Janson-La Palme Distinguished Lecture in European Art History
Established by Washington College Professor Emeritus Robert J. H. Janson-La Palme and his wife, Bayly, brings internationally known scholars on European art to campus for public lectures and presentations.
April 17, 2017 @ 4:30pm in Decker Theatre
Joseph Koerner, Victor S. Thomas Professor of the History of Art and Architecture at Harvard University, will deliver the Janson-La Palme Distinguished Lecture in European Art History at Washington College. The lecture, which is free and open to the public, will be held in Decker Theatre of the Gibson Center for the Arts at 4:30 PM on Monday, April 17.
The Moment of the Fall: The Ethical Challenge of Adam and Eve in Renaissance Art
Of all the tales people told about themselves, the story of Adam and Eve has been the most powerful and enduring. In the Jewish, Christian, and Muslim worlds, people practiced ethical reasoning through the seedpod of this one strange story: the first man, followed soon by the first woman, disobeys his creator and is punished by sickness, hardship, and death. During the Renaissance, especially, the Fall tested the mettle of Renaissance artists through the challenge posed by the nude and through the leap, described in the story, from innocence to guilt. Restricted to a static medium, painters and sculptors entangled a “before” the Fall and an “after,” and this prompted ethical reasoning in artists and viewers. This lecture explores how Hieronymus Bosch, Albrecht Dürer, and other European masters portrayed humanity’s pivotal moment.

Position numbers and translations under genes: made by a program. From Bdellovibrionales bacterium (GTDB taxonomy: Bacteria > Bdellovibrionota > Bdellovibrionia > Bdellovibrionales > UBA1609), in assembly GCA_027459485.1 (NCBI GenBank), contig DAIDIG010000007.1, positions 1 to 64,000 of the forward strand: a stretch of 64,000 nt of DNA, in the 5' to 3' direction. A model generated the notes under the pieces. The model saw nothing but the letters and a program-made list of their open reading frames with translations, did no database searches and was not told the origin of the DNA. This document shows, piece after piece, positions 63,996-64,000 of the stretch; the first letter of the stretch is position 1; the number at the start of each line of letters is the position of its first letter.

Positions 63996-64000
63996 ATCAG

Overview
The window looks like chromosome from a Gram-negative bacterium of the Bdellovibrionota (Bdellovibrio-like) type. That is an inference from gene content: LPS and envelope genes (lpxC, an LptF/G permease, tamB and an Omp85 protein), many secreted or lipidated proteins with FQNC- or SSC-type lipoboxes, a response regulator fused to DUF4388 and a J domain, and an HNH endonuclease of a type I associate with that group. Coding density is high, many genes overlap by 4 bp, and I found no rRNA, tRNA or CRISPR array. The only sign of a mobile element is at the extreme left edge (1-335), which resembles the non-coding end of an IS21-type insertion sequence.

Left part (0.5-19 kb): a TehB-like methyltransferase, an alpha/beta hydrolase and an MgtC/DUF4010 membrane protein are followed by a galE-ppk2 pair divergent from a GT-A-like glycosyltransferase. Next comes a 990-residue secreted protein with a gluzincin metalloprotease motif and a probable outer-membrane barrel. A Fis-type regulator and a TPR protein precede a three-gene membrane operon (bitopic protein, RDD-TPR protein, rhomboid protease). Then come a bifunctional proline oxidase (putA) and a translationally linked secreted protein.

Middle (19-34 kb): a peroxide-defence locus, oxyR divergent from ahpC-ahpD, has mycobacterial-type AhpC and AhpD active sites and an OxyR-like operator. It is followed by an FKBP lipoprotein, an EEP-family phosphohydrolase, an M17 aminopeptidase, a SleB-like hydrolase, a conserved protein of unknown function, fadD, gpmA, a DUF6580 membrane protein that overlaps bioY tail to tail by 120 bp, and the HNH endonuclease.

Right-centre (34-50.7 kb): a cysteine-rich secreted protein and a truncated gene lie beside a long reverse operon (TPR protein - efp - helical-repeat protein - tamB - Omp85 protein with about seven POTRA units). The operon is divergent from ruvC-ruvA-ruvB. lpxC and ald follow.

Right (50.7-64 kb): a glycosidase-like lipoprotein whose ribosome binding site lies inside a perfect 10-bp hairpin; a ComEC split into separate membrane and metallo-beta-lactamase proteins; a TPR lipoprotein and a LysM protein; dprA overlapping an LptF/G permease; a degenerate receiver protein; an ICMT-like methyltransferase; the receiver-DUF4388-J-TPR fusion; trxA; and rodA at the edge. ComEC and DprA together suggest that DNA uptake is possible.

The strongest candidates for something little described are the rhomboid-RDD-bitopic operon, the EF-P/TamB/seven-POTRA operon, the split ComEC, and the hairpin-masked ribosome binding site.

Jeffery Chipps Smith, the Kay Fortson Chair in European Art at the University of Texas and author of Dürer, published in 2012 by Phaidon. “Dürer on the Museum.”
Mariët Westermann, Vice President, Andrew W. Mellon Foundation, New York, New York, formerly Director, Institute of Fine Arts, New York University and Founding CEO and Provost, New York University, Abu Dhabi. “Silence in the Studio: Vermeer and Terborch.”
Martin J. Kemp, Emeritus Research Professor in the History of Art at University of Oxford. “Leonardo da Vinci: Visions of Earth and Heaven.”
Keith Christiansen, John Pope Hennessy Chairman, Department of Paintings, The Metropolitan Museum of Art, New York, “Bellini, Saint Francis and the Religious Poesia.”
Giovanni Bellini’s painting of Saint Francis in the Frick Collection is often considered one of the greatest Renaissance paintings in America. It is also one Bellini’s most enigmatic masterpieces: after generations of erudite scholarship we are still uncertain what its subject is. Keith Christiansen will review what we know of its history and discuss the new kind of poetics of painting it proposes and the active viewer it requires.
Earl A. Powell III, Director of the National Gallery of Art. “The National Gallery in the New Century.”
Peter Humfrey, Professor of Art History, School of Art History, St. Andrew’s University, Scotland. “Giovanni Bellini and his Patrons.”
Thomas Crow, Rosalie Solow Professor of Modern Art History, Institute of Fine Arts, New York University. “Composition and Decomposition in Girodet’s Revolt of Cairo.”
Paul Barolsky, Commonwealth Professor of Art History, University of Virginia. “Ovid’s Metamorphoses and the History of Art.”
Robert Rosenblum, Henry Ittleson, Jr., Professor of Modern European Art, Institute of Fine Arts, New York University, and Stephen and Nan Swid Curator of Twentieth-Century Art, Solomon R. Guggenheim Museum. “Unbridled Passions: Animals in Romantic Art.”